Around Europe in 30 days #10: Losing myself (Granada)

In 2008, when I was 21, I came up with the idea of booking an Interrail ticket and touring Europe for a month. I decided travel to Paris, Madrid, Granada, Barcelona, Venice, Rome, Athens, Istanbul and Vienna. And I felt the strong urge to do this tour alone.


Day 7 – Granada (Spain)

Like in the hostels before, I booked into the women’s dorm. But differently from Paris and Madrid, the hostel had hardly any guests during that time. So I ended up with a room all to myself. Additionally, I knew that I had a couple of days in Granada, since my reservation to visit the Alhambra was only scheduled for the 3rd day of my stay, and I had realized during my Odyssey of the inner city, that it was smaller than I anticipated.

Time and solitude are pure luxury for me nowadays, but back then this created a different kind of trouble. After a couple of hours in my hostel room, the full scope of traveling alone finally hit me.

I had been actively distracting myself by rushing to as many sights as possible and the hostels before had also been busy beehives. My year had been similar up to that point: University, family, friends… I was actively trying to keep myself occupied, trying not to face the inner turmoil. And suddenly, in the quiet and solitude, there was no more running away from my inner thoughts and feelings. A giant wave of suppressed emotions started washing over me and there was no escaping it.

My catalyst to undertake this trip had been the breakup of my first relationship in the beginning of the year. I had spent the initial months succumbing to the despair of the initial heartbreak. But at some point I had settled into dealing with my broken heart and self-confidence by keeping as busy as possible. Distraction seemed the only way of not giving into the pain. I had thrown myself into college and kept busy with family and friends. I did not allow myself to rest and deal with what I felt. I was too afraid that if I allowed it, that I would never recover from it.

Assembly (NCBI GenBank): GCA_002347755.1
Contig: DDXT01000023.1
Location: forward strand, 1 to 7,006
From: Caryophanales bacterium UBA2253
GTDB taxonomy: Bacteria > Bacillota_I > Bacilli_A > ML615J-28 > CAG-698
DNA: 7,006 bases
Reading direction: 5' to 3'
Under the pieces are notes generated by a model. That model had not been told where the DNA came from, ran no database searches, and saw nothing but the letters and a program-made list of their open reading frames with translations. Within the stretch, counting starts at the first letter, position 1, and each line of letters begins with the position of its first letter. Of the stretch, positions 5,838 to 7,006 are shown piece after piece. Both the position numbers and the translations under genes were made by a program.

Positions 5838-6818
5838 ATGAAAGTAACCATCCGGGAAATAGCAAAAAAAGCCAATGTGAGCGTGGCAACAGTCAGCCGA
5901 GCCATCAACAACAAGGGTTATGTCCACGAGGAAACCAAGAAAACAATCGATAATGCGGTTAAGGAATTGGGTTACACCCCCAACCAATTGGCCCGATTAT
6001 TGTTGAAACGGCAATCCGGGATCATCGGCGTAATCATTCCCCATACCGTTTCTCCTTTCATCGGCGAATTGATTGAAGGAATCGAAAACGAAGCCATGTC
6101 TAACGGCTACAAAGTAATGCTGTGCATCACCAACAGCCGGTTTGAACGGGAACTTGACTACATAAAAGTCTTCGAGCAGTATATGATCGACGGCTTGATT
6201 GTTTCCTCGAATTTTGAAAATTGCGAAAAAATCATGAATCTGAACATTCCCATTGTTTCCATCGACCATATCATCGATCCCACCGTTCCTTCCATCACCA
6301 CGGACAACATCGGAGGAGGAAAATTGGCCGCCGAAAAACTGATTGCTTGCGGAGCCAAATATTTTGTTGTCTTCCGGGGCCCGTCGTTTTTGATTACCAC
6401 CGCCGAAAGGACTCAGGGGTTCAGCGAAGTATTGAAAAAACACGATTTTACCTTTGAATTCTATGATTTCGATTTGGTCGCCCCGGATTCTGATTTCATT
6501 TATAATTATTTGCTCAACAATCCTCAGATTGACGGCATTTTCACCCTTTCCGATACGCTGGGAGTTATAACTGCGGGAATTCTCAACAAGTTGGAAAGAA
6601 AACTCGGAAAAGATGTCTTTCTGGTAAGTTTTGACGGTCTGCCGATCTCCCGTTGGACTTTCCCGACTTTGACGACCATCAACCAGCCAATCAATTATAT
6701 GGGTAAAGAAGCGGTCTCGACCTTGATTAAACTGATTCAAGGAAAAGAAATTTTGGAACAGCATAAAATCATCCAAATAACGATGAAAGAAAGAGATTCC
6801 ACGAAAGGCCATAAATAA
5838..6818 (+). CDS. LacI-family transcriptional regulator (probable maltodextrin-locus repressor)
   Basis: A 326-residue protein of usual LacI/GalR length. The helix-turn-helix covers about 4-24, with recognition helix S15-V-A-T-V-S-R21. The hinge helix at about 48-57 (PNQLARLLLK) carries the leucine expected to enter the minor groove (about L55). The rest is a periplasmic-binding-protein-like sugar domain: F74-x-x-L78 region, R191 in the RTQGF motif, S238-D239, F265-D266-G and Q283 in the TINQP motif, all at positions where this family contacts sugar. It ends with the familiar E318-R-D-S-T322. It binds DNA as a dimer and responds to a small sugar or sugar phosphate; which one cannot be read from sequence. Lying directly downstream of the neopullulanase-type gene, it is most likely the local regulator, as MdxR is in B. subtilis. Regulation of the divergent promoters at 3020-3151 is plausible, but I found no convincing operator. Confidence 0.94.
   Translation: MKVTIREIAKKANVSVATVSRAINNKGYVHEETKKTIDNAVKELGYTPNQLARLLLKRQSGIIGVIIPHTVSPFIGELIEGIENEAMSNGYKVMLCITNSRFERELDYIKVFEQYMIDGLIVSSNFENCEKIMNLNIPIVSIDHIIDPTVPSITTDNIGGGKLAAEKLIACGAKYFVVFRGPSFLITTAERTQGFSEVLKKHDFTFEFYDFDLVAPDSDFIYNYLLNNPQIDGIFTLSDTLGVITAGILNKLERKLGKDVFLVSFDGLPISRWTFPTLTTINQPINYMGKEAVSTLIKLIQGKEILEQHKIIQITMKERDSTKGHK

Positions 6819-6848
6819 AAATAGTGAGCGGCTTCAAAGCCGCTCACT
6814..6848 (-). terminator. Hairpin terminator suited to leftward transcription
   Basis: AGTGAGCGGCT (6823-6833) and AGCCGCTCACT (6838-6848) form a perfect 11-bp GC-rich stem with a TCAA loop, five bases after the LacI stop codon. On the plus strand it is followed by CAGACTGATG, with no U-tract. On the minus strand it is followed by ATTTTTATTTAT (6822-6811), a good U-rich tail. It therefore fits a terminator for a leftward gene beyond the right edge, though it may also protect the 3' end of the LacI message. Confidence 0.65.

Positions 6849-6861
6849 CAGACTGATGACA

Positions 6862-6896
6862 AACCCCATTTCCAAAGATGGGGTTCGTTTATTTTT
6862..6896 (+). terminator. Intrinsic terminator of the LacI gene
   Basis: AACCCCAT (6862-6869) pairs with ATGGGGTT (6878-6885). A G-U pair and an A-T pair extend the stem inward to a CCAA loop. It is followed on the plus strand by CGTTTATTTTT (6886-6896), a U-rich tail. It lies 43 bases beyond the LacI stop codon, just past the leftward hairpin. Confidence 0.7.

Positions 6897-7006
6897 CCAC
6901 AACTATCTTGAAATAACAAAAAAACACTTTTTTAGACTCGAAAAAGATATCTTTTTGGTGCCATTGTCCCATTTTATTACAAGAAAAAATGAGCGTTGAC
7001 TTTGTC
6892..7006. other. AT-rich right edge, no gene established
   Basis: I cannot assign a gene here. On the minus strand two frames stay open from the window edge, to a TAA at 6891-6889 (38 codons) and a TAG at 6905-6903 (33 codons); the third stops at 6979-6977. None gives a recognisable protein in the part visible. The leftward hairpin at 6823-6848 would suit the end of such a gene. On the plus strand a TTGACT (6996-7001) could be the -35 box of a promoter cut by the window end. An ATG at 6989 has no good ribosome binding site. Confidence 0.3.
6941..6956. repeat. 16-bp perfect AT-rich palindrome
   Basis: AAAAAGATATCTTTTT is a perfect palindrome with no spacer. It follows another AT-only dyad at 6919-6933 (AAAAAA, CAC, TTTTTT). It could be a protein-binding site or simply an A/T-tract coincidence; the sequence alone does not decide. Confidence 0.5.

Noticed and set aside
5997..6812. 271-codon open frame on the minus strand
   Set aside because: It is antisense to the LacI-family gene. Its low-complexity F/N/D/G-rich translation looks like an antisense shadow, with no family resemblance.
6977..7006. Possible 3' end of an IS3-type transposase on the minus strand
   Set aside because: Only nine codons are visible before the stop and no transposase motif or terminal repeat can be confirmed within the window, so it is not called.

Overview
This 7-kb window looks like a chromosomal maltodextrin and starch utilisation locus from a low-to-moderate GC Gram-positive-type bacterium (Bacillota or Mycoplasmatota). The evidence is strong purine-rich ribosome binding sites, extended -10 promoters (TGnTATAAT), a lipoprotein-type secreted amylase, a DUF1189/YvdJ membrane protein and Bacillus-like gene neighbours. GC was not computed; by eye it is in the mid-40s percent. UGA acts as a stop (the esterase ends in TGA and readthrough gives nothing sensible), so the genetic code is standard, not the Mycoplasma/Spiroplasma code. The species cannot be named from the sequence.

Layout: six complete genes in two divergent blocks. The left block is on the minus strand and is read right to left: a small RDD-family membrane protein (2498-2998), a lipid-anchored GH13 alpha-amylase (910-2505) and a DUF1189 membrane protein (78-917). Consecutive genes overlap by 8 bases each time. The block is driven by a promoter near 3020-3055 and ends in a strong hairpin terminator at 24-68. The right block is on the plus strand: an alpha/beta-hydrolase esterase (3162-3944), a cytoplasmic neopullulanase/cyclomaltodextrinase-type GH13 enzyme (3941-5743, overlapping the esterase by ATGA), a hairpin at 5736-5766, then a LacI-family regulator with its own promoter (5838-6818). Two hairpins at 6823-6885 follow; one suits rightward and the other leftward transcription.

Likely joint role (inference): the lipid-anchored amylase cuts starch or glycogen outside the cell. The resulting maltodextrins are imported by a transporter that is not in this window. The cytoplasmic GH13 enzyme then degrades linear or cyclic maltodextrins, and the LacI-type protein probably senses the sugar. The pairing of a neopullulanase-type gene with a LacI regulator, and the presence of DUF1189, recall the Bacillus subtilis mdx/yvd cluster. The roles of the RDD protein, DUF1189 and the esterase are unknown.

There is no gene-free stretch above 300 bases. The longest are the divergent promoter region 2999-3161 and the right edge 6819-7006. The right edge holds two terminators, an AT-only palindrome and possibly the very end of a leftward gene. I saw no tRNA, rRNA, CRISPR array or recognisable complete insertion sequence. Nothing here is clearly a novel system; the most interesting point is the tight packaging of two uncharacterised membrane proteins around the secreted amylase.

But I had underestimated what exhaustion could do to your inner walls. I had no more defenses to keep my inner world at bay. There was no more hiding from the truth. I was still hurting. I was not over being left by my first boyfriend of 2 years. That breakup had shattered my beliefs in love and myself. I felt ashamed and betrayed. A part of me was convinced that I was unlovable and worthless.

I had been running from this inner turmoil for months. I hated feeling so desperate, hurt and scared. But all I could do in that moment was to cry it out. I did not actively allow myself to experience what had been lurking under the surface for so long. It simply got bigger than my defenses and left me sobbing. I just wanted it to end, but had no strength left to push it back down. So I kept crying and was forced to move through all the thoughts and questions that I had forbidden myself in the past.

It felt like hell. It felt like it would never end. But suddenly… it did. I had no more tear to cry. I had no more question to ask. And as if the swamp just needed to be properly drained, I finally felt very light and quiet. And everything was alright. I was peaceful. The world had not ended. I was okay. Everything was going to be okay. I could finally let go of the past and start looking to the future. There was hope. I might not be as despicable as my inner demons were suggesting. Maybe there was something out there for me. I did not know for sure. But I had made it through this night. What I had been fearing of facing turned out to be painful but healing. I felt peaceful. I had finally reconnected with myself. And I was ready to face the future.


Cover picture was taken in Granada (Spain) in Sep 2008

Missing the beginning of this story?
Around Europe in 30 days #1: Forming a plan

7 thoughts on “Around Europe in 30 days #10: Losing myself (Granada)